Bahubali 2: South Indian epic film sees fans troll Bollywood
An epic historical fantasy film with spectacular sets and dramatic scenes of war is enthralling India. Widely touted as India's answer to Game of Thrones, the success of Bahubali 2 has also prompted south Indian film fans to troll Bollywood, writes Sudha G Tilak.
There are thrilling royal hunts, roaring elephants, strapping heroes and dazzling heroines, complete with the Indian staple of song and dance. Set in the fictional kingdom of Mahismati, Bahubali 2 has two swashbuckling cousins in a dynastic war over the kingdom. Expensive special effects and high value production costs have turned the drama into a visual spectacle unseen in Indian films.
The difference is this is a Telugu language film from the south.
It has been released in many other languages and made more than $10m (£7.74m) in the US over the weekend, prompting Forbes magazine to call its success a "Holy crap! moment for the weekend".
Indian film distributors claim that it has made 5bn rupees (£60m; $66m), which would make it one of India's most successful movies ever.
For many Indians the north and south of the country are almost two different countries and "never the twain shall meet".
There has been a long-standing view that films from other parts of the country are not given their due simply because they do not belong to the glitz and glamour of Bollywood, which is based in the financial capital Mumbai.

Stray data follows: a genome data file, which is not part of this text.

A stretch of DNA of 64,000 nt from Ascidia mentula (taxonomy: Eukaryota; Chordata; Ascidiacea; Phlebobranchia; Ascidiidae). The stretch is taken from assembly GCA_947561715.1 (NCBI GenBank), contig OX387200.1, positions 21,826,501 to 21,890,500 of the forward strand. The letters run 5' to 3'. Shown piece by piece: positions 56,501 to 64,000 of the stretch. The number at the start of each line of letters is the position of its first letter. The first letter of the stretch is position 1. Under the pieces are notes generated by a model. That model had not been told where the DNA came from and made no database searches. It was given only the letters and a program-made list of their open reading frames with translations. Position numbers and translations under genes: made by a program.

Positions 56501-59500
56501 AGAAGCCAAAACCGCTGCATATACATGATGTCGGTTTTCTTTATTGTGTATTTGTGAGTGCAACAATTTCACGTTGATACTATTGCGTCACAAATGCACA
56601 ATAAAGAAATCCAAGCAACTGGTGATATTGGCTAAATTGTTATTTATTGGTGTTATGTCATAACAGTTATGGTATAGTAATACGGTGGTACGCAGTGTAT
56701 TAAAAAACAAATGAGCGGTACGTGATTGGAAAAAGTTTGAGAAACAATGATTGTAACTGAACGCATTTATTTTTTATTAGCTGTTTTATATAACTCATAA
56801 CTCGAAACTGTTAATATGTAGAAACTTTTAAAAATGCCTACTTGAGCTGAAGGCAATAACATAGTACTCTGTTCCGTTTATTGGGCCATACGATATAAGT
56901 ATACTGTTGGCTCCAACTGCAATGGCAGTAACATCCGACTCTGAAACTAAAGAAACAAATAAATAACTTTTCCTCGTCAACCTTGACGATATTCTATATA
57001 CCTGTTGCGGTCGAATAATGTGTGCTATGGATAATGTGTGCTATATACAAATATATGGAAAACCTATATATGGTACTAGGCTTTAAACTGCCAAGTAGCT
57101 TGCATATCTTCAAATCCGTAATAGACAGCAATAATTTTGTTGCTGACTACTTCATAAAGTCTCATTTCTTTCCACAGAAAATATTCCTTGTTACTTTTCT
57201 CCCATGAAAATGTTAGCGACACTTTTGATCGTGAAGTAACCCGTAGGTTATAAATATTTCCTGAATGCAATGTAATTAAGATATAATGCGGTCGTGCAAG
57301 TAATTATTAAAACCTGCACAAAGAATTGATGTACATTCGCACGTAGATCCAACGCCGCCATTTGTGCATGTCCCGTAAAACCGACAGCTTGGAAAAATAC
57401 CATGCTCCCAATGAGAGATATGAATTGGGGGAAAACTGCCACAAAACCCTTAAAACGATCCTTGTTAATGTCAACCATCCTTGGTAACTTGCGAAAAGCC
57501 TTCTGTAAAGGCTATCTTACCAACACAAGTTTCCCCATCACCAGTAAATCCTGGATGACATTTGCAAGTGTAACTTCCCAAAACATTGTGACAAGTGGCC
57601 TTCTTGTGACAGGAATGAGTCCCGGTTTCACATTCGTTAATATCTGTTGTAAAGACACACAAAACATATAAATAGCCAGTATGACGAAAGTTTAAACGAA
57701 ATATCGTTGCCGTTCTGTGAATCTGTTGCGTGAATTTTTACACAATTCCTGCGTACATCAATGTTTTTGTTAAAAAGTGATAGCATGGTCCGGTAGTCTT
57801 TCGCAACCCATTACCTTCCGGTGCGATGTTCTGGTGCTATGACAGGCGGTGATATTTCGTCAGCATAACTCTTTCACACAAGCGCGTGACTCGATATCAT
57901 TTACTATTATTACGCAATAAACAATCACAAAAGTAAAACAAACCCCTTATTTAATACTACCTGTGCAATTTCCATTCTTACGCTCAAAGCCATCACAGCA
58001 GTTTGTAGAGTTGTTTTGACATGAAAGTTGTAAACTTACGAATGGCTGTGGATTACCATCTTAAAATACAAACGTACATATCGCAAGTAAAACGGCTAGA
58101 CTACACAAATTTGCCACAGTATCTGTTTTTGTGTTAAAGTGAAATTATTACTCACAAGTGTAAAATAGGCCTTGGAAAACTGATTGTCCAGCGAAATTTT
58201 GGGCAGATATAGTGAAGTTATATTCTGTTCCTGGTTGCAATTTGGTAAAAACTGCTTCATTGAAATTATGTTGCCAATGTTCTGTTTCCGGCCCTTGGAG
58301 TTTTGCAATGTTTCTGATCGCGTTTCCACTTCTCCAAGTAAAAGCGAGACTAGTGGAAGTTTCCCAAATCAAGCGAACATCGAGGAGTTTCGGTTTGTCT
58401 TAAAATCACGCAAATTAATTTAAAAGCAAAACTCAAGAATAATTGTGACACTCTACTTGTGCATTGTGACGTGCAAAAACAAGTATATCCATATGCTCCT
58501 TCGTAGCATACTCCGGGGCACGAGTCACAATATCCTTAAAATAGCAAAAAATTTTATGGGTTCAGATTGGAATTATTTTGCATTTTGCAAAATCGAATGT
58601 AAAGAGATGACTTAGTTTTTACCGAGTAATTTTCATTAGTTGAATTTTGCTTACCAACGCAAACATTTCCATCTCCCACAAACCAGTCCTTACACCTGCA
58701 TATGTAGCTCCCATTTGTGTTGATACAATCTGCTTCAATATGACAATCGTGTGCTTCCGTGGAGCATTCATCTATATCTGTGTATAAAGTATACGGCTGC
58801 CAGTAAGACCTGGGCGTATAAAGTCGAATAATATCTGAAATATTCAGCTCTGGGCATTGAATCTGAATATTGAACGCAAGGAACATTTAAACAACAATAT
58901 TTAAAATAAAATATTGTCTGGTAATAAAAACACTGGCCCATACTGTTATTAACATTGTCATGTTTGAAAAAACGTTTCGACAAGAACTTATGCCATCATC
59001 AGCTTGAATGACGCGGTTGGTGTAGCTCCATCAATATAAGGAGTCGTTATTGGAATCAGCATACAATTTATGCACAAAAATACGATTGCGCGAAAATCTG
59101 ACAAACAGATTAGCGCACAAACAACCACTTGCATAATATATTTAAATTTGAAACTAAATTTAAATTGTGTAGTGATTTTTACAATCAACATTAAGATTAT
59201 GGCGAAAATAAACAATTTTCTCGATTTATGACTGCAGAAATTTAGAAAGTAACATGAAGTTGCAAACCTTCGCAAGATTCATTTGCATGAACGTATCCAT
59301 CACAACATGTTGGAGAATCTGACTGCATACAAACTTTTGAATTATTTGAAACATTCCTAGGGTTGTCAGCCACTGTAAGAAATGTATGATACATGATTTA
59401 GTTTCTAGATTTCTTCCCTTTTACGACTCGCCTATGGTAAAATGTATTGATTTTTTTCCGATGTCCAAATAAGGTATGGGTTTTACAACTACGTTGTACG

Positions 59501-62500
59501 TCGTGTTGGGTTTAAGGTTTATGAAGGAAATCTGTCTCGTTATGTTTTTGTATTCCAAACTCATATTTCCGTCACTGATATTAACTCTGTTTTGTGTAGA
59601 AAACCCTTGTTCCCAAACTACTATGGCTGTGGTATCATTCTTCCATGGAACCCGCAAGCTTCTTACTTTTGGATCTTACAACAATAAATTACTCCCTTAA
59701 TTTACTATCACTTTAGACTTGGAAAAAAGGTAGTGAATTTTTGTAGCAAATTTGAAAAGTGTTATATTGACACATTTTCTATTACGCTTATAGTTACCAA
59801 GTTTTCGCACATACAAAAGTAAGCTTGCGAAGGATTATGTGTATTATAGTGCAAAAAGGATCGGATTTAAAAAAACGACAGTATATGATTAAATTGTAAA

The triumphant reaction of south Indian film fans is something to behold as they mock Bollywood over the success of the epic.
This has also translated into an almost militant defence of the film. Saying you don't like it has become the film version of treachery.
Critics who panned the film for misogyny, casteism, violence and overtly Hindu references have been brutally trolled.
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For fans in the region, Bahubali is more than a film. It has brought regional pride, resistance to Hindi as a language and loyalty to its language to the fore.
The hero, Prabhas, who plays King Bahubali in the film has become a sensation, with people "swooning" over his looks.
Fans in the southern states of Telangana and Andhra Pradesh erected mammoth cut-outs of him outside cinemas.
Some went to the extent of pouring milk over the image in an oblation ritual reserved for idol worship in Hindu temples.
And savvy business owners are seeing an opportunity in all the madness.
Cinema halls have been festooned with his posters and cut-outs.
Gyms are offering a Bahubali workout regime that promise the fabulous abs of the leading male actors, whose famous hand-to-hand combat in the thunderous climax had them baring their torsos.
And many female fans have been spotted at cinemas dressed in Bahubali saris with prints of the hero and heroine.
In truth, this is a mania that has swept all of India, north and south alike, but for the southern Indian fans who feel their film industry has played a subordinate role to Bollywood for so long, this is a big moment.